A federal district judge on Friday held “pharma bro” Martin Shkreli liable for antitrust claims brought by the Federal Trade Commission (FTC) and seven states.
U.S. Senior District Judge Denise Cote of the Southern District of New York imposed a lifetime ban against Shkreli participating in the pharmaceutical industry and ordered him to pay $64.6 million to offset ill-gotten gains. Shkreli’s former company and former business partner agreed last month to settle anticompetitive conduct claims against them.
After Shkreli’s company Turing Pharmaceuticals (now called Vyera) bought Daraprim in August 2015, it raised its price from $13.50 to $750 per tablet. That September, several state AIDS drug assistance programs (ADAPs) reported to the U.S. Health Resources and Services Administration (HRSA) that they were unable to buy Daraprim at the 340B price. Georgia temporarily removed Daraprim from its ADAP formulary due to the spike in price. The 340B price reportedly was $0.01, due to Daraprim’s sharp price increase (under federal law and 340B program rules, a drug’s 340B price can fall as low as a penny if its average manufacturer price rises sufficiently higher than the inflation rate).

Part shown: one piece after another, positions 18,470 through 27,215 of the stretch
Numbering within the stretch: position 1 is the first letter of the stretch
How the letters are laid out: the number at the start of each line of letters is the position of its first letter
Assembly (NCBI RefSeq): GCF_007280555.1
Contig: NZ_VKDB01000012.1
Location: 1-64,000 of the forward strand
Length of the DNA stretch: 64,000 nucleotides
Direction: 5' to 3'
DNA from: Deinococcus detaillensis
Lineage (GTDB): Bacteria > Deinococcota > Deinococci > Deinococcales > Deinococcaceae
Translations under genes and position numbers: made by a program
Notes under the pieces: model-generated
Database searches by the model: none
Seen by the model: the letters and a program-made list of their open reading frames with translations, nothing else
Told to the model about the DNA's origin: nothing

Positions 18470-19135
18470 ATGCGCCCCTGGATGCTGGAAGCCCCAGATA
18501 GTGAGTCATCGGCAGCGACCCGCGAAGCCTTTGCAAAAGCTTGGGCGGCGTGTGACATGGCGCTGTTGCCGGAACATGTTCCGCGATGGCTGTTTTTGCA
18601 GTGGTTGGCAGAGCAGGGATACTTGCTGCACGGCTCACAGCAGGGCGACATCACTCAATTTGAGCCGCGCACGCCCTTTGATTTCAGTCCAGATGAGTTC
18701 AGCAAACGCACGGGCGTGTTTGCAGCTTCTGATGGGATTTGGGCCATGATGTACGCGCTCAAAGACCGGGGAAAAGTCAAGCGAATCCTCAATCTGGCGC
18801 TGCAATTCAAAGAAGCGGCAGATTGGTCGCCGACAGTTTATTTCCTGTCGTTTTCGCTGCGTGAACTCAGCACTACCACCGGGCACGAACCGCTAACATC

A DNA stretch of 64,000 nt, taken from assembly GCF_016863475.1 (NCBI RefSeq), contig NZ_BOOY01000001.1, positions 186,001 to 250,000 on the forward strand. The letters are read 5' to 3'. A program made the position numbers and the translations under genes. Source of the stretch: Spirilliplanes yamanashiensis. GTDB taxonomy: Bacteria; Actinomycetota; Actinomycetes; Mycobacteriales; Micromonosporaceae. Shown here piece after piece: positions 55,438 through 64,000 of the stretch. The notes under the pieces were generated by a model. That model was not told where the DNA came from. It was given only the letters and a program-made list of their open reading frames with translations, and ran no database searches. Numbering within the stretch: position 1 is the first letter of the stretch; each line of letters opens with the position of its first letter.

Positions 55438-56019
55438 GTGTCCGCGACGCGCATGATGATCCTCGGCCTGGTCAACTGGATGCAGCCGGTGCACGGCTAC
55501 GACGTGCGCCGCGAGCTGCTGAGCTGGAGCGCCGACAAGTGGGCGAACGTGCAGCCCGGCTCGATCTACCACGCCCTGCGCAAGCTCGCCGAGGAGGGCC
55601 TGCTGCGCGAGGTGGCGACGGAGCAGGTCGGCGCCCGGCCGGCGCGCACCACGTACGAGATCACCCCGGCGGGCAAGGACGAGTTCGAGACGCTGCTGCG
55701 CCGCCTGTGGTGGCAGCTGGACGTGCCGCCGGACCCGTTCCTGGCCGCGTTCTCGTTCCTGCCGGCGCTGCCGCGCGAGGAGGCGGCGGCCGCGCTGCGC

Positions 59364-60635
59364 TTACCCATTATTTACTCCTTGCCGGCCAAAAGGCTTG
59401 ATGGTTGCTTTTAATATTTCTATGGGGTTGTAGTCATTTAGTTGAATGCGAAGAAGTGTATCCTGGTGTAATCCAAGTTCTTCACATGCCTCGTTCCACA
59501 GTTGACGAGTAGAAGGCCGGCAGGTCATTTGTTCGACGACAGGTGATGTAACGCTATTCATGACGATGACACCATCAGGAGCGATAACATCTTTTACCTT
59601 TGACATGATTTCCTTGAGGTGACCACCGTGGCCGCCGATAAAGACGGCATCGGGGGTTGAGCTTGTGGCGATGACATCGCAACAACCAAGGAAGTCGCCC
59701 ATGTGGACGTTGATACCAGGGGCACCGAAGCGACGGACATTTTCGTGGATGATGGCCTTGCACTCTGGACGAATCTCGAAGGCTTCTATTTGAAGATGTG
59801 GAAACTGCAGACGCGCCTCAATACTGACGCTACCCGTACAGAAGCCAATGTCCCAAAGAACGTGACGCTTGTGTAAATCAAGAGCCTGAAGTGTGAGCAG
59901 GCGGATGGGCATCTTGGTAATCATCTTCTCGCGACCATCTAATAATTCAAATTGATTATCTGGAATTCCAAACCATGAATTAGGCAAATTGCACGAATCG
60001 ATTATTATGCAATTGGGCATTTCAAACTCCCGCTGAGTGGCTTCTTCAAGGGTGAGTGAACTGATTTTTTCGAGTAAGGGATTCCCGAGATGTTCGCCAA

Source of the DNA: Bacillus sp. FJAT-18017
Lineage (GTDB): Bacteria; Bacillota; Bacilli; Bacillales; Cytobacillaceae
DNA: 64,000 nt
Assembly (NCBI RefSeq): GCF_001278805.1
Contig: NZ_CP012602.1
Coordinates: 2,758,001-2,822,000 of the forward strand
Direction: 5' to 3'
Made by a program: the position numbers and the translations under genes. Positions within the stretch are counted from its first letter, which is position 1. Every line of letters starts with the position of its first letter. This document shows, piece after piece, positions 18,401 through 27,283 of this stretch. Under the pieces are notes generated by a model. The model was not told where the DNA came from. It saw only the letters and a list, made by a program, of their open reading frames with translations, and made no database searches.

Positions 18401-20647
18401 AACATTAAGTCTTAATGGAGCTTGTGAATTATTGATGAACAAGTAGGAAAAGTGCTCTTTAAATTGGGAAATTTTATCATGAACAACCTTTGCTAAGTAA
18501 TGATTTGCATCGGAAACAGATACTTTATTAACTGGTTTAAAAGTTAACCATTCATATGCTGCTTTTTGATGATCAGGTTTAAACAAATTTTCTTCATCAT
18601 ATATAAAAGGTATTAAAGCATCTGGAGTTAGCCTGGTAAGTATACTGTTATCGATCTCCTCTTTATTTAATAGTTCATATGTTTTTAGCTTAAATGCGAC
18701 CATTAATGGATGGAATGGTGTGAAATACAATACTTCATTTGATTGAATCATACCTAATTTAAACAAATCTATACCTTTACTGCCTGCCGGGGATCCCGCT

FTC Chair Lina Khan said Shkreli’s lifetime ban “should be a warning to corporate executives everywhere that they may be held individually responsible for the anticompetitive conduct they direct or control.”
New York State Attorney General Leticia James said, “In particular, the court’s conclusion that Vyera’s conduct to delay and thwart generic competition was illegal puts pharmaceutical companies on notice that such anticompetitive efforts violate the law.”